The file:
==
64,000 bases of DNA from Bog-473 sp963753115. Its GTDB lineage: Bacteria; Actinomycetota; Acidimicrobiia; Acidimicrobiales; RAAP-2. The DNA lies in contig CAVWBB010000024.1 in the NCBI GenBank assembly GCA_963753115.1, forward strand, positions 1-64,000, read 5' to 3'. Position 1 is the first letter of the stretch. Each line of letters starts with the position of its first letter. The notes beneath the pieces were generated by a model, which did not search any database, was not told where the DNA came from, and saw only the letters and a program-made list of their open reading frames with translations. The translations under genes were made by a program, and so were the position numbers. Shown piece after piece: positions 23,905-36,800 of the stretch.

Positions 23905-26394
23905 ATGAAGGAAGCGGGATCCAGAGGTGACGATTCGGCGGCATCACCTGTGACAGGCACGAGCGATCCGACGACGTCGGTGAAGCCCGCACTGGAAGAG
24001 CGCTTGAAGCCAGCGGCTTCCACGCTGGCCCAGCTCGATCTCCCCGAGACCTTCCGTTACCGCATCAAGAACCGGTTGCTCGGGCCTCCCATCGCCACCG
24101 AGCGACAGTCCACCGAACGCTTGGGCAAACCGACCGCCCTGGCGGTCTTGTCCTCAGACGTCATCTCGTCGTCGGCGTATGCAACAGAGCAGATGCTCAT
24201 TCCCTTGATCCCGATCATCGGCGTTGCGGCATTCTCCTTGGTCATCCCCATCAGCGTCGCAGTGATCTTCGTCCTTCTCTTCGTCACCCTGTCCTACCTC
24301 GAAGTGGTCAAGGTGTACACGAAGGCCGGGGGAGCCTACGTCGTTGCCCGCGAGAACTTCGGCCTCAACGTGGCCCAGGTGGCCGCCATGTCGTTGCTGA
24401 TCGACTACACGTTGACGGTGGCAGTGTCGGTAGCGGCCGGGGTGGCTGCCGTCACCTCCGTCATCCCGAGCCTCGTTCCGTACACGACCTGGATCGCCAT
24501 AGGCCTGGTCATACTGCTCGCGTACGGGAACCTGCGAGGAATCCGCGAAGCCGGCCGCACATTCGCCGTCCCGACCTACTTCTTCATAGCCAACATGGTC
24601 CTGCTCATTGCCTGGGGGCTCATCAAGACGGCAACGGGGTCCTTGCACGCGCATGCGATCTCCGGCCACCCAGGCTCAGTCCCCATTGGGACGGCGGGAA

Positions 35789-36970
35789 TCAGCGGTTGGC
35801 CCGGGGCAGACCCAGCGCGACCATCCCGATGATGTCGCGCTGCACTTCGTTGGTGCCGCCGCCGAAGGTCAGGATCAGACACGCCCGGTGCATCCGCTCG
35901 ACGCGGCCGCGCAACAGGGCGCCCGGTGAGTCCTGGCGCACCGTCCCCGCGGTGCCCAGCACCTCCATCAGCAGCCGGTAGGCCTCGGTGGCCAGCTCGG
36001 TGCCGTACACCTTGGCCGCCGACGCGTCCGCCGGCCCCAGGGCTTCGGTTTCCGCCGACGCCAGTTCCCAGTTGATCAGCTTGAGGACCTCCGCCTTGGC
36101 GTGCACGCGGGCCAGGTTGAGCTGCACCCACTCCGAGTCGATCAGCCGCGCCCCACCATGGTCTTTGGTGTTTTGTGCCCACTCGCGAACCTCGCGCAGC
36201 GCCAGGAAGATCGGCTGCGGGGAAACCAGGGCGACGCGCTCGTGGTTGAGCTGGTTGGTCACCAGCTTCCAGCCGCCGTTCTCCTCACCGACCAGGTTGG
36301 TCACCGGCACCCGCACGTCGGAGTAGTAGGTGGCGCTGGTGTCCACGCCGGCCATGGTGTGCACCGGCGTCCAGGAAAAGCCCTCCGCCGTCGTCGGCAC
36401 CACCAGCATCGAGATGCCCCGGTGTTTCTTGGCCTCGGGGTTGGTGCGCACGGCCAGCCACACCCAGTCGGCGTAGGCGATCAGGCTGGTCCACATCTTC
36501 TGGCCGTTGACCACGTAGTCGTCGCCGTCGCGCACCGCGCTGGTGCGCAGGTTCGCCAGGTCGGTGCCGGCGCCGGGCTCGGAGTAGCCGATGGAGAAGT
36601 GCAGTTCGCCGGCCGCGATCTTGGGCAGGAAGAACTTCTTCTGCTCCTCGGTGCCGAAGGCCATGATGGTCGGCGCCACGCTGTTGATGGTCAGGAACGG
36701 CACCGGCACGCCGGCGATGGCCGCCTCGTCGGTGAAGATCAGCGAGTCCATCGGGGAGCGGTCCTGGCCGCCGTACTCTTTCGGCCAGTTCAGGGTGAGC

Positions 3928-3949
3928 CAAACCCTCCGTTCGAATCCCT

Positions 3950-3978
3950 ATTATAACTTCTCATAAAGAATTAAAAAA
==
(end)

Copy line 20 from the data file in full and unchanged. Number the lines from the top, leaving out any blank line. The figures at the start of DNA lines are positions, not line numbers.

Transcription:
36501 TGGCCGTTGACCACGTAGTCGTCGCCGTCGCGCACCGCGCTGGTGCGCAGGTTCGCCAGGTCGGTGCCGGCGCCGGGCTCGGAGTAGCCGATGGAGAAGT